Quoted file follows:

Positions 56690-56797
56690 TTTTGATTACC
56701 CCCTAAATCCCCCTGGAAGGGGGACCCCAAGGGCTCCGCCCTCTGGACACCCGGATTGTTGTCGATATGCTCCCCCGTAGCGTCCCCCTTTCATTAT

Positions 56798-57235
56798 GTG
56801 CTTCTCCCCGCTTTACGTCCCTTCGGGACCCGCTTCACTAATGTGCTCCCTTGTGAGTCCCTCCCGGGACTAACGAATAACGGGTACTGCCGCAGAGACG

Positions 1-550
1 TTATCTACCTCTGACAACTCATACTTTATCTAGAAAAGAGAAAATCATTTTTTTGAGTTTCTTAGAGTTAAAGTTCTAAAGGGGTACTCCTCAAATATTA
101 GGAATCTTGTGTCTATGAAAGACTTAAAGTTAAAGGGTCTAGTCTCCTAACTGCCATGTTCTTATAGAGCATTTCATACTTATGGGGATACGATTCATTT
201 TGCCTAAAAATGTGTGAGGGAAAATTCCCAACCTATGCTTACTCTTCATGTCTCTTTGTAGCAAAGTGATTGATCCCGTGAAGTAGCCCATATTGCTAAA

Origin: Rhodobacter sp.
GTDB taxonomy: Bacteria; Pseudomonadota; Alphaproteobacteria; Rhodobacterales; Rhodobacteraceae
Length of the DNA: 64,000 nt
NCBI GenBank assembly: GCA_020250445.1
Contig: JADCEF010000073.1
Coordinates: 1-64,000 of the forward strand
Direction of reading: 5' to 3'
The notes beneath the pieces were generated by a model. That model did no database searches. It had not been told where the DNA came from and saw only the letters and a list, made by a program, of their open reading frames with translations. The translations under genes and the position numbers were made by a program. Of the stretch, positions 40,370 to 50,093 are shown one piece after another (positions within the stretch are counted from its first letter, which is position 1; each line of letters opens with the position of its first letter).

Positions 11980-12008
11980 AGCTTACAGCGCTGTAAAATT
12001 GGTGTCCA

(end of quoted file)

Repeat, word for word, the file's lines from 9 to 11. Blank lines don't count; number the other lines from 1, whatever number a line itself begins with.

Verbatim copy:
101 GGAATCTTGTGTCTATGAAAGACTTAAAGTTAAAGGGTCTAGTCTCCTAACTGCCATGTTCTTATAGAGCATTTCATACTTATGGGGATACGATTCATTT
201 TGCCTAAAAATGTGTGAGGGAAAATTCCCAACCTATGCTTACTCTTCATGTCTCTTTGTAGCAAAGTGATTGATCCCGTGAAGTAGCCCATATTGCTAAA

Origin: Rhodobacter sp.